Write What You Don’t Know
I have no children (entirely by choice). So when I decided to set my next book at a juvenile detention facility, I knew I was taking a chance. Could I pull this off? Could I make this remotely convincing? Could I stay interested in a topic—childhood development–that had never particularly interested me? Could I write in a milieu (teenagers) which I had always found uncomfortable (even when I was one)?
The result is Suffer the Children, in which I tackle the eternal task of trying to use all, dammit, of the research I so painstakingly accumulated. Without, I hope, either making my readers feel they are in the midst of a textbook for Elementary Education 101 or putting them to sleep outright.
Children, it turns out, are amazing creatures. That isn’t so surprising considering that human beings are amazing creatures—so incredibly variable and yet we mesh into a society that somehow manages to lope along from century to century without completely self-destructing. The variability is frightening and freeing at the same time. We only have to look at our siblings—beings with the same DNAsource, brought up in the same house, and yet completely different people. In my own group I see so many similarities and yet there are still hidden beliefs and attitudes that seem alien. (My brother Michael, for instance, voluntarily eats Brussel sprouts. Whaaaat?)
Recent research has indicated that just because we can’t remember much before age two doesn’t mean those events don’t affect us. Strong emotional events will be learned from and retained, even if subconsciously. When a baby cries and a parent comforts it, the baby eventually learns to self-soothe and self-regulate their emotions. They don’t get too concerned with momentary discomforts because they know a parent will show up to take care of them. If a baby’s cry is ignored or met with abuse, this isn’t learned. The orbital frontal cortex, which acts as a control center over sympathetic and parasympathetic nerves, may not develop properly—leaving the child with a lifelong inability to regulate these primitive emotional states. They may truly not‘be able to help it.’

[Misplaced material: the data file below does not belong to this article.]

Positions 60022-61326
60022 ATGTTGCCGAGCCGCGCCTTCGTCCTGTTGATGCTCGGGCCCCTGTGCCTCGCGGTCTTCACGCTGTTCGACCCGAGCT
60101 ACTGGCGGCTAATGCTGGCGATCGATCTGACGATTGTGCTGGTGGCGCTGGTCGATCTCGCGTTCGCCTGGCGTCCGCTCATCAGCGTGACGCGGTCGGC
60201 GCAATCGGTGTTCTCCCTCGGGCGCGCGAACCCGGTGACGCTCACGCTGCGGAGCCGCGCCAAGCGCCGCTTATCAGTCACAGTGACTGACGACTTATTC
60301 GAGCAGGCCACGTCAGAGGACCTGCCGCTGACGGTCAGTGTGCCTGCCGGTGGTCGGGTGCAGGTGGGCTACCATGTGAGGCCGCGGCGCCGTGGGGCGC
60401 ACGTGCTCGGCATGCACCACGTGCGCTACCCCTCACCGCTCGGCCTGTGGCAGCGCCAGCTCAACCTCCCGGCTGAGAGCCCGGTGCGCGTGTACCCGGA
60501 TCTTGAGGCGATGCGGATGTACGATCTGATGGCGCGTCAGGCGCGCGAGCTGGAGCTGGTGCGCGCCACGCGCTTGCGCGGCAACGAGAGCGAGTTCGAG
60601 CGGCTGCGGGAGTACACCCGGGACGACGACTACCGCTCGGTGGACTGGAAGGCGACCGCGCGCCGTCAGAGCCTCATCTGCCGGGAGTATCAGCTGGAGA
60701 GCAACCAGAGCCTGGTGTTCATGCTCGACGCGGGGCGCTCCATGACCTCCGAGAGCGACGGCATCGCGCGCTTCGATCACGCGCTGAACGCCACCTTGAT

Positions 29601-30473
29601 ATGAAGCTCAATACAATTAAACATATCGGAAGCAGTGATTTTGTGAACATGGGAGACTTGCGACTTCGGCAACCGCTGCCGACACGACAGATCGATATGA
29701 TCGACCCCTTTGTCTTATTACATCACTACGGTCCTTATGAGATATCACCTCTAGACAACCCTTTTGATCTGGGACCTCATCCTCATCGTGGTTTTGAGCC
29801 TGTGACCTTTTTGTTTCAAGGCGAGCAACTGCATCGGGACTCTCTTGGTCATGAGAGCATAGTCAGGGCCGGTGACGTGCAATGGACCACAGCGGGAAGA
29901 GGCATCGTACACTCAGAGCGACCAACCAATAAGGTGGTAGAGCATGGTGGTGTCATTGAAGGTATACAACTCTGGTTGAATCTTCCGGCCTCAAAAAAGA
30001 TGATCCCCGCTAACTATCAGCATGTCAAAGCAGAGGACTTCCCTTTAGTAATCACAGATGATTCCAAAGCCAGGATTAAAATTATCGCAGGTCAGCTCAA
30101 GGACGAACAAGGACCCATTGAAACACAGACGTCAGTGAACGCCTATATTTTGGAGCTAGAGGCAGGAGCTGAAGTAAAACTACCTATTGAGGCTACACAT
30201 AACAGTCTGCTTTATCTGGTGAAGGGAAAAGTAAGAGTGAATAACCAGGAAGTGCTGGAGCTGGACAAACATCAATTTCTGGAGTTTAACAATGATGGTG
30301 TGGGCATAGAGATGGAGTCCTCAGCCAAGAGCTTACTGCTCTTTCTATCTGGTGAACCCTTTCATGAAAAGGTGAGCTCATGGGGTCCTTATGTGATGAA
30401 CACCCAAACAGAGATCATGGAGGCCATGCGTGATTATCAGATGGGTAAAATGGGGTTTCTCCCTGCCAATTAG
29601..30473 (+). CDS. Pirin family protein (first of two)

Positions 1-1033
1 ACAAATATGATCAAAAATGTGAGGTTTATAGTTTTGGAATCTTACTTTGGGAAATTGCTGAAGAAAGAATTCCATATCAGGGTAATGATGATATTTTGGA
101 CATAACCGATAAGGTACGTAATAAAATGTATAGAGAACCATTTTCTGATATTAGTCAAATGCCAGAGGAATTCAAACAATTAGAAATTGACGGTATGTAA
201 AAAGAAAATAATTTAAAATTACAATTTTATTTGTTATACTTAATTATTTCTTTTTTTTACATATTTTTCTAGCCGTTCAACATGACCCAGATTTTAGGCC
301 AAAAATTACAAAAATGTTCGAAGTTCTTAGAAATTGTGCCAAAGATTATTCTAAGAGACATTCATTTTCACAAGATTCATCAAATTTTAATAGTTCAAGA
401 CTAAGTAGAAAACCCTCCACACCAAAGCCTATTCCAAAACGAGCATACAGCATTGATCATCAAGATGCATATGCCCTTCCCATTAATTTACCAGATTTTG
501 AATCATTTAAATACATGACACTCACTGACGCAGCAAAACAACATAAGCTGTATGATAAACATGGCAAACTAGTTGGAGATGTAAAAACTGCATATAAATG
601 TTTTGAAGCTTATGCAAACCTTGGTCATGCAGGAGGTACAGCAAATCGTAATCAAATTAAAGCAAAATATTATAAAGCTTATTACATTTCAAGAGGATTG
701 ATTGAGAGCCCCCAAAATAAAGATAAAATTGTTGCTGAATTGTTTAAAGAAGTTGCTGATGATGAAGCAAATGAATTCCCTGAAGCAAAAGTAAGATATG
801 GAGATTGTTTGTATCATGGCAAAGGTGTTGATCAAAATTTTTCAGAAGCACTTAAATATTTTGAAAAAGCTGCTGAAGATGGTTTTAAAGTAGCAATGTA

When the brain is forming (which continues after birth), both the quantity and quality of tissue and chemistry can be changed by incidents of trauma. Infancy and toddlerhood is when it’s at its most malleable, and if attention and capabilities intended for learning have to be redirected to bodily defense, there is less available for higher functioning. Researchers found that when deprived children didn’t get intervention until after age five, their I.Q. stayed below eighty-six. But when they began to receive services at four months, their I.Q. had moved into the normal range by age three.
Chemical effectors such as legal and illegal drugs, alcohol and malnutrition can have the same effects. There is a window of opportunity for many functions which we take for granted—if certain basic capabilities such as speech and even vision aren’t developed by age two, they may not, ever. In the real world, Tarzan would never have learned to say “You, Jane.”
The good news for parents is that you don’t have to play Mozart to your baby while still in the womb or ensure that they’re bilingual by age three in order to raise an intelligent, well-rounded child. Just talkto them. Show them things. Interact with them. The most important base for your child’s life is a secure attachment to a primary caregiver. This gives them the foundation to learn empathy, control and balance their feelings, and develop cognitive processes.
And a little Mozart can’t hurt either.
What did you find most surprising about your little one(s) during the first few years of their life?